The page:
"No clergyman, of any denomination, shall be capable of being elected a member of the Senate or House of Representatives, because (here insert the grounds of offensive disqualification, which I have not been able to discover) Provided always, and it is the true intent and meaning of this part of the constitution, that if at any time he shall be completely deprived of the clerical character by those by whom he was invested with it, as by deposition for cursing and swearing, drunkenness or uncleanliness, he shall then be fully restored to all the privileges of a free [p625] citizen; his offense [of being a clergyman] shall no more be remembered against him, but he may be chosen either to the Senate or House of Representatives, and shall be treated with all the respect due to his brethren, the other members of Assembly."
As the value of the disestablishment experiment was perceived, 11 of the 13 States disqualifying the clergy from some types of public office gradually abandoned that limitation. New York, for example, took that step in 1846, after delegates to the State's constitutional convention argued that the exclusion of clergymen from the legislature was an "odious distinction." 2 C. Lincoln, The Constitutional History of New York 111-112 (1906). Only Maryland and Tennessee continued their clergy disqualification provisions into this century, and, in 1974, a District Court held Maryland's provision violative of the First and Fourteenth Amendments' guarantees of the free exercise of religion. Kirkley v. Maryland, 381 F.Supp. 327. Today, Tennessee remains the only State excluding ministers from certain public offices.
The essence of this aspect of our national history is that, in all but a few States, the selection or rejection of clergymen for public office soon came to be viewed as something safely left to the good sense and desires of the people.
This brief review of the history of clergy disqualification provisions also amply demonstrates, however, that, at least during the early segment of our national life, those provisions enjoyed the support of responsible American statesmen, and were accepted as having a rational basis. Against this background, we do not lightly invalidate a statute enacted pursuant to a provision of a state constitution which has been sustained by its highest court. The challenged provision came to the Tennessee Supreme Court clothed with the presumption of validity to which that court was bound to give deference. [p626]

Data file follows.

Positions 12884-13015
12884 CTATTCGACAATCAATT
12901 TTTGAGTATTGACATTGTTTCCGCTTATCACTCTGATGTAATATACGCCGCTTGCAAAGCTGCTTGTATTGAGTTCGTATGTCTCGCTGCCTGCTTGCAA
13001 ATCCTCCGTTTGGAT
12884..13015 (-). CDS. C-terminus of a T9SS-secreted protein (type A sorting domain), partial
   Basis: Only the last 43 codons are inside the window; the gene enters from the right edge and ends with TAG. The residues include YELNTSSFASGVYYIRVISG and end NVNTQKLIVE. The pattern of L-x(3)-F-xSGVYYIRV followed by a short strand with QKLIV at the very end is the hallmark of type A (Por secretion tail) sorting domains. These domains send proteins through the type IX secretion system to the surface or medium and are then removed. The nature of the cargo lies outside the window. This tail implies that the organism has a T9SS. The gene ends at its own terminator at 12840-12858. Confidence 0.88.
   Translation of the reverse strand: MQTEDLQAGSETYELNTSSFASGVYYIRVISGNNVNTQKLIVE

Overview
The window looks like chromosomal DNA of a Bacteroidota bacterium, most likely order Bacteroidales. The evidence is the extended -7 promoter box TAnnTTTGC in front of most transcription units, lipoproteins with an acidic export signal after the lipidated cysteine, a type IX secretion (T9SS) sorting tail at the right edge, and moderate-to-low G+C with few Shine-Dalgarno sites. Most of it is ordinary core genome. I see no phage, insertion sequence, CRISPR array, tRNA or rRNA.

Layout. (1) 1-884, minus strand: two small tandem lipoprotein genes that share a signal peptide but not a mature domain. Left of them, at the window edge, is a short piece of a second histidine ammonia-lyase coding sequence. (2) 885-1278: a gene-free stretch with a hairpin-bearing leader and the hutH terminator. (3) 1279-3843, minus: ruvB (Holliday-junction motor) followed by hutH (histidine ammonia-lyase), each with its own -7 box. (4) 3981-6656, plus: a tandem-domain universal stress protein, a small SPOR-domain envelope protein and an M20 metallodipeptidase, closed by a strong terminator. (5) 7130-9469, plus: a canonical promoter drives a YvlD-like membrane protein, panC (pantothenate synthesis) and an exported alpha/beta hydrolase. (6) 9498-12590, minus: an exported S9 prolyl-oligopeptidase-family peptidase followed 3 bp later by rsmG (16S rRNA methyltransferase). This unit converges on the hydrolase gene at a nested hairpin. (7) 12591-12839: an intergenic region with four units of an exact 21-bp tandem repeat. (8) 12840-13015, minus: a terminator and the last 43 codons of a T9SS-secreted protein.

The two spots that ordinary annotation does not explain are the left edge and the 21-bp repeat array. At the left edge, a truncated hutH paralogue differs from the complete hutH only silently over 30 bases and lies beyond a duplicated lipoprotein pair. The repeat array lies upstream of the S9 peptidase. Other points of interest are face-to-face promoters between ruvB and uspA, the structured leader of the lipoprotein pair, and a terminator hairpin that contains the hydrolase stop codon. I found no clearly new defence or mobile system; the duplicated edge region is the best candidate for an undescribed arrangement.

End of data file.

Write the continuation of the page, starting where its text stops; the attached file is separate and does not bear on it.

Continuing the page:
However, the right to the free exercise of religion unquestionably encompasses the right to preach, proselyte, and perform other similar religious functions, or, in other words, to be a minister of the type McDaniel was found to be. Murdock v. Pennsylvania, 319 U.S. 105 (1943); Cantwell v. Connecticut, 310 U.S. 296 (1940). Tennessee also acknowledges the right of its adult citizens generally to seek and hold office as legislators or delegates to the state constitutional convention. Tenn.Const., Art. 2, §§ 9, 25, 26; Tenn.Code Ann. §§ 8-1801, 8-1803 (Supp. 1977). Yet, under the clergy disqualification provision, McDaniel cannot exercise both rights simultaneously, because the State has conditioned the exercise of one on the surrender of the other. Or, in James Madison's words, the State is "punishing a religious profession with the privation of a civil right." 5 Writings of James Madison, supra, at 288. In so doing, Tennessee has encroached upon McDaniel's right to the free exercise of religion.
[T]o condition the availability of benefits [including access to the ballot] upon this appellant's willingness to violate a cardinal principle of [his] religious faith [by surrendering his religiously impelled ministry] effectively penalizes the free exercise of [his] constitutional liberties.
Sherbert v. Verner, 374 U.S. 398, 406 (1963).
If the Tennessee disqualification provision were viewed as depriving the clergy of a civil right solely because of their religious beliefs, our inquiry would be at an end. The Free Exercise Clause categorically prohibits government from regulating, prohibiting, or rewarding religious beliefs as such. Id. at 402; Cantwell v. Connecticut, supra at 304. In Torcaso v. Watkins, 367 U.S. 488 (1961), the Court reviewed the Maryland constitutional requirement that all holders of "any office of profit or trust in this State" declare their belief in the existence of God. In striking down the Maryland requirement, the Court did not evaluate the interests assertedly justifying it, but rather held that it violated freedom of religious belief.
In our view, however, Torcaso does not govern. By its [p627] terms, the Tennessee disqualification operates against McDaniel because of his status as a "minister" or "priest." The meaning of those words is, of course, a question of state law. [n5] And although the question has not been examined extensively in state law sources, such authority as is available indicates that ministerial status is defined in terms of conduct and activity, rather than in terms of belief. [n6] Because the Tennessee disqualification is directed primarily at status, acts, and conduct, it is unlike the requirement in Torcaso, which focused on belief. Hence, the Free Exercise Clause's absolute prohibition of infringements on the "freedom to believe" is inapposite here. [n7]
This does not mean, of course, that the disqualification escapes judicial scrutiny, or that McDaniel's activity does not enjoy significant First Amendment protection. The Court [p628] recently declared, in Wisconsin v. Yoder, 406 U.S. 205, 215 (1972):
The essence of all that has been said and written on the subject is that only those interests of the highest order and those not otherwise served can overbalance legitimate claims to the free exercise of religion. [n8]